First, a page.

United see stars after beating Revs
D.C. United's amazing late-season run continued on Saturday night, as they narrowly defeated a spirited New England Revolution side that pushed the Black-and-Red to the very limit in a 3-3 match that was decided by a penalty-kick shootout after 120 minutes of exhausting, end-to-end soccer.
"It was a really emotional rollercoaster," said United coach Peter Nowak. "Give the credit to [head coach] Steve Nicol and his team, they made it very difficult for us tonight, and they deserve to be in the final like us."
The sides went blow-for-blow through the first round of five penalties, and then when Brian Carroll ripped his spot kick into the upper left corner, the pressure was squarely on Rookie of the Year nominee Clint Dempsey's shoulders as he stepped up to take the 12th penalty.
|D.C.-N.E. penalty-kick shootout|
Dempsey was an inspirational force throughout the match, pacing his side's attacking forays and showing equal determination with constant backtracking to break up United possessions. So it was particularly ironic when his penalty shot was the last of the game, as D.C. goalkeeper Nick Rimando dived to his left to slap it wide and send the boisterous RFK crowd of 21,101 into histrionics.
Defying widespread expectations that they would bunker in defense and try to grind out a low-scoring win -- as they did against top-seeded Columbus in the first round -- the Revs came out with all guns blazing, taking the attack to the home side throughout the match.
After making only one save in regulation, Rimando seemed to shine brighter as the game progressed, making six crucial stops during extra time as the Revs threatened to overtake a tiring United side. Rimando's triumph is especially sweet since he struggled with a debilitating knee injury early in the season, at one point losing the starting job to rookie Troy Perkins.
"It was up-and-down, up-and-down, and towards the end New England was very dangerous," said veteran Earnie Stewart, "and Nicky kept us afloat. In the end, he deserves it after coming back from an injury like that."
D.C.'s attacking threesome were up to their normal tricks, with striker Alecko Eskandarian setting the pace with a cracking goal from the top of the box in the 11th minute. Jaime Moreno and Christian Gomez also chipped in with quality goals, Moreno beating Revs 'keeper Matt Reis with a sneaky near post shot and Gomez heading home a picture-perfect Stewart cross.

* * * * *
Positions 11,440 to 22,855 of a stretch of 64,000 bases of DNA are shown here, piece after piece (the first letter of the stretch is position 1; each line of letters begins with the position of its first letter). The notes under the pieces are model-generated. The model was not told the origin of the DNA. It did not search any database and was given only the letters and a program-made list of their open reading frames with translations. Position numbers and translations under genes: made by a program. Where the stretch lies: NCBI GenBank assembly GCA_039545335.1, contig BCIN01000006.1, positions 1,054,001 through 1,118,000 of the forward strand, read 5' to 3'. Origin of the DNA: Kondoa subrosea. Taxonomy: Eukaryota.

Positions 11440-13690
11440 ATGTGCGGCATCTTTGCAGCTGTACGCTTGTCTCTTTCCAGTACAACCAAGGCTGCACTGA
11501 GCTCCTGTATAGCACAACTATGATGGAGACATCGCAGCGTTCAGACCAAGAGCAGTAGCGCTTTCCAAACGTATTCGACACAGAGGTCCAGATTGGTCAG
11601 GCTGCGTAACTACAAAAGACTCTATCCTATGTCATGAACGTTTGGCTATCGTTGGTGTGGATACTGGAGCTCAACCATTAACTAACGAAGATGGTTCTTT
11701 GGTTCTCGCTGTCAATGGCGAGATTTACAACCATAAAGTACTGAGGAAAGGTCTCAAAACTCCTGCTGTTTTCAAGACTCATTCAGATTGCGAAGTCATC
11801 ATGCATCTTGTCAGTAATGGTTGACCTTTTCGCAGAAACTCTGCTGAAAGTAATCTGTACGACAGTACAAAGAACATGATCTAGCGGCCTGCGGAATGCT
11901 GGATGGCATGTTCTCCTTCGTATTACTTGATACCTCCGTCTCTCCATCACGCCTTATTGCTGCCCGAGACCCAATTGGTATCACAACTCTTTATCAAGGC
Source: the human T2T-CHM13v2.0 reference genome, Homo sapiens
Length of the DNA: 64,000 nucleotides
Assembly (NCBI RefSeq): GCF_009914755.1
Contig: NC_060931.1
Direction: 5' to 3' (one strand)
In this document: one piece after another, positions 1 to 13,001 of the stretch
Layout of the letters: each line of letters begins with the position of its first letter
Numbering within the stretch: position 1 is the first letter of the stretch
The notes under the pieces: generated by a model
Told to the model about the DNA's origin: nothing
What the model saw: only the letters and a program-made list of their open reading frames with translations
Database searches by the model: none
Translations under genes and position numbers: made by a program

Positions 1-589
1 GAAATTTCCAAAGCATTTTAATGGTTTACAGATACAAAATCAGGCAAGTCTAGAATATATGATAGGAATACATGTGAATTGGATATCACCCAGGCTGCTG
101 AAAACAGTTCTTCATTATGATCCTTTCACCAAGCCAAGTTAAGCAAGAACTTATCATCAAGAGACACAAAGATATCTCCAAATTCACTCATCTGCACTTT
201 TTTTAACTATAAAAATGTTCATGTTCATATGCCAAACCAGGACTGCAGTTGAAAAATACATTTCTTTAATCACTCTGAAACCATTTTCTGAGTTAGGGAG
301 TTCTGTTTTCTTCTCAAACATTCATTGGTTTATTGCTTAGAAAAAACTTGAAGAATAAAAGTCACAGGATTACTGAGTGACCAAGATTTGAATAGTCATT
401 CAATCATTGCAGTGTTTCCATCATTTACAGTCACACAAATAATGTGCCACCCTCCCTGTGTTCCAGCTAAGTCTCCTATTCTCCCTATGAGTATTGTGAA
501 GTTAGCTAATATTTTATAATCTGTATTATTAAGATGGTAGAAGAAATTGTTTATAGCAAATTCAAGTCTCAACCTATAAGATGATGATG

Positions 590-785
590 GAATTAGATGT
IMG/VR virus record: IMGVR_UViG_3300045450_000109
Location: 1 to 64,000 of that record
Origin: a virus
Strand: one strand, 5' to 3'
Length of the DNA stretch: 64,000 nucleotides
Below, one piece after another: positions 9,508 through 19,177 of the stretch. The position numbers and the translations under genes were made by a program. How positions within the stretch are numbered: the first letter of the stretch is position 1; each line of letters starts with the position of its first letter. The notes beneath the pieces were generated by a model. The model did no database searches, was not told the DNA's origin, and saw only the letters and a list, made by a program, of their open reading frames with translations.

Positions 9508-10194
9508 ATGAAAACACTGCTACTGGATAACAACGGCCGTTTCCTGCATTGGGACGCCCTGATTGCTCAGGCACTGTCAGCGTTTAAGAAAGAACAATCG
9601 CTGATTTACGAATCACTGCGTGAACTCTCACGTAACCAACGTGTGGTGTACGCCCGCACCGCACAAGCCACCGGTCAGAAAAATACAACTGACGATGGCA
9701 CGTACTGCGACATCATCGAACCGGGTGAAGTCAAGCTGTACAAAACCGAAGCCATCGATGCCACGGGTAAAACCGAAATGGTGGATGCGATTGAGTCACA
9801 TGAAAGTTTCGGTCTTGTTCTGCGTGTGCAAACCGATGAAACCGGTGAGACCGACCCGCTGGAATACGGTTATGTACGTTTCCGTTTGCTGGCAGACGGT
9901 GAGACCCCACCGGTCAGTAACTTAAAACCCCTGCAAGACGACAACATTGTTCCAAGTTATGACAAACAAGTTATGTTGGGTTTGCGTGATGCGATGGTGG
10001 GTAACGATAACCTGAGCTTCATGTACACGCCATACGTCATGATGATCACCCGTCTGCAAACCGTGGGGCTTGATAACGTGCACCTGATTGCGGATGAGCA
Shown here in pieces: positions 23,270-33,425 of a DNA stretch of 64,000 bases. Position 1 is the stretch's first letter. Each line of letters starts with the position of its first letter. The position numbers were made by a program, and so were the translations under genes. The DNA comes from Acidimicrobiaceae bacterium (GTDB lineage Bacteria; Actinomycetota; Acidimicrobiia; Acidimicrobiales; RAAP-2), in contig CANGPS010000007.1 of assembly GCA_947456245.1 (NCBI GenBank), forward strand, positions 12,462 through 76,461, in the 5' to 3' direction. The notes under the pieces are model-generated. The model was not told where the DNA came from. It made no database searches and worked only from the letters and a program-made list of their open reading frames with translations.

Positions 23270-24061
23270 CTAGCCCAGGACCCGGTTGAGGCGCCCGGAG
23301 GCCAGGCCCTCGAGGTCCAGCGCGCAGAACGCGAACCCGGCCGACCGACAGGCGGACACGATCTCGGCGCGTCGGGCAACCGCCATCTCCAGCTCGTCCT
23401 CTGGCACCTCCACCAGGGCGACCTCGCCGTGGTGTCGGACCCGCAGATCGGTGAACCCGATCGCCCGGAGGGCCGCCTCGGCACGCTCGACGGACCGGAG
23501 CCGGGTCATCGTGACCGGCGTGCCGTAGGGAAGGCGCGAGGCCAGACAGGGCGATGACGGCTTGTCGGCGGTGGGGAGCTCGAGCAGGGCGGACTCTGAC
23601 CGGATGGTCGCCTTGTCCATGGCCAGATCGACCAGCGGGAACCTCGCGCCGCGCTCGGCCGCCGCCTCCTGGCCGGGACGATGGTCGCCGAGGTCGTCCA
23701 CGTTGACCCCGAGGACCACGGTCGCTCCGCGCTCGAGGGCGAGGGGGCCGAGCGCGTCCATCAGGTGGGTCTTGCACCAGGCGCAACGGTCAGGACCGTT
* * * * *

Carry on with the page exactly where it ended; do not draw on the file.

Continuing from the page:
But the underdog Revolution were never out of the match, clawing their way back into contention over and over again. Capitalizing on the absence of suspended D.C. defender Ryan Nelsen, New England whipped in crosses, put together smooth combinations and shot at every possible opportunity.
Their efforts were rewarded as they clambered back to equalize the score three times, first from a pretty Taylor Twellman finish and later through a Steve Ralston penalty kick and Pat Noonan's 85th-minute header.
"I don't think I've ever been a part of a match like that in my life," said Eskandarian.
Afterwards, Nowak could barely contain his elation at having reached the MLS Cup Final in his first year of coaching.
"It was a great game for Major League Soccer," he said, "it was a great game for our fantastic fans tonight, because they stood with us the whole season long."
The former Chicago Fire cup-winner also praised his players as a "very special group."
"I always said, from the day I took this job, that I am very proud of them, and today, they made me proud again," Nowak said. "We could have scored another three or four goals, they could have scored three or four goals. An absolutely fabulous game for everyone -- with a happy ending."
Charles Boehm is a contributor to MLSnet.com. This story was not subject to the approval of Major League Soccer or its clubs.